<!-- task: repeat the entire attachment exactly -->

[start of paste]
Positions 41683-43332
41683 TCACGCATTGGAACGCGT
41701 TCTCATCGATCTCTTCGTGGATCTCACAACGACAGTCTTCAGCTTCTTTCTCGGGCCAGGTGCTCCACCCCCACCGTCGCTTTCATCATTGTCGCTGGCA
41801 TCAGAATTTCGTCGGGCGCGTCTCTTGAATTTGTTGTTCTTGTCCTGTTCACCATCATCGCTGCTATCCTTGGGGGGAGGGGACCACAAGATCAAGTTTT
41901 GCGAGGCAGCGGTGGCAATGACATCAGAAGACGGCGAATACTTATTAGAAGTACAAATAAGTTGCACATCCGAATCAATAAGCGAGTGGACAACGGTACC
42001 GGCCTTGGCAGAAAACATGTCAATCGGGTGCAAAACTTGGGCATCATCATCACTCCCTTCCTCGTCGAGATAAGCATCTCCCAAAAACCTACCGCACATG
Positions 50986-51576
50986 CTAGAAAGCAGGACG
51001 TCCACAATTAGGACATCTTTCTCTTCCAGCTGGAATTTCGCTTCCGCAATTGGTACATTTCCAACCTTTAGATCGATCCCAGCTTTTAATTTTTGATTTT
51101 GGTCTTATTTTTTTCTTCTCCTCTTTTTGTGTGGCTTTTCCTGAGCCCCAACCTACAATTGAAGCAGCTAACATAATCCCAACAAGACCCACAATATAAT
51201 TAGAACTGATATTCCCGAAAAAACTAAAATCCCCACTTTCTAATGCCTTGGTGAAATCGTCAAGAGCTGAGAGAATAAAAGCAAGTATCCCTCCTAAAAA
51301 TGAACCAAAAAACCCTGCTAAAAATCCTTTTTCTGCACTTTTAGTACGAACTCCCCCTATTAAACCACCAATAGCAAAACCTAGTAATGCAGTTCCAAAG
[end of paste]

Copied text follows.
Positions 41683-43332
41683 TCACGCATTGGAACGCGT
41701 TCTCATCGATCTCTTCGTGGATCTCACAACGACAGTCTTCAGCTTCTTTCTCGGGCCAGGTGCTCCACCCCCACCGTCGCTTTCATCATTGTCGCTGGCA
41801 TCAGAATTTCGTCGGGCGCGTCTCTTGAATTTGTTGTTCTTGTCCTGTTCACCATCATCGCTGCTATCCTTGGGGGGAGGGGACCACAAGATCAAGTTTT
41901 GCGAGGCAGCGGTGGCAATGACATCAGAAGACGGCGAATACTTATTAGAAGTACAAATAAGTTGCACATCCGAATCAATAAGCGAGTGGACAACGGTACC
42001 GGCCTTGGCAGAAAACATGTCAATCGGGTGCAAAACTTGGGCATCATCATCACTCCCTTCCTCGTCGAGATAAGCATCTCCCAAAAACCTACCGCACATG
Positions 50986-51576
50986 CTAGAAAGCAGGACG
51001 TCCACAATTAGGACATCTTTCTCTTCCAGCTGGAATTTCGCTTCCGCAATTGGTACATTTCCAACCTTTAGATCGATCCCAGCTTTTAATTTTTGATTTT
51101 GGTCTTATTTTTTTCTTCTCCTCTTTTTGTGTGGCTTTTCCTGAGCCCCAACCTACAATTGAAGCAGCTAACATAATCCCAACAAGACCCACAATATAAT
51201 TAGAACTGATATTCCCGAAAAAACTAAAATCCCCACTTTCTAATGCCTTGGTGAAATCGTCAAGAGCTGAGAGAATAAAAGCAAGTATCCCTCCTAAAAA
51301 TGAACCAAAAAACCCTGCTAAAAATCCTTTTTCTGCACTTTTAGTACGAACTCCCCCTATTAAACCACCAATAGCAAAACCTAGTAATGCAGTTCCAAAG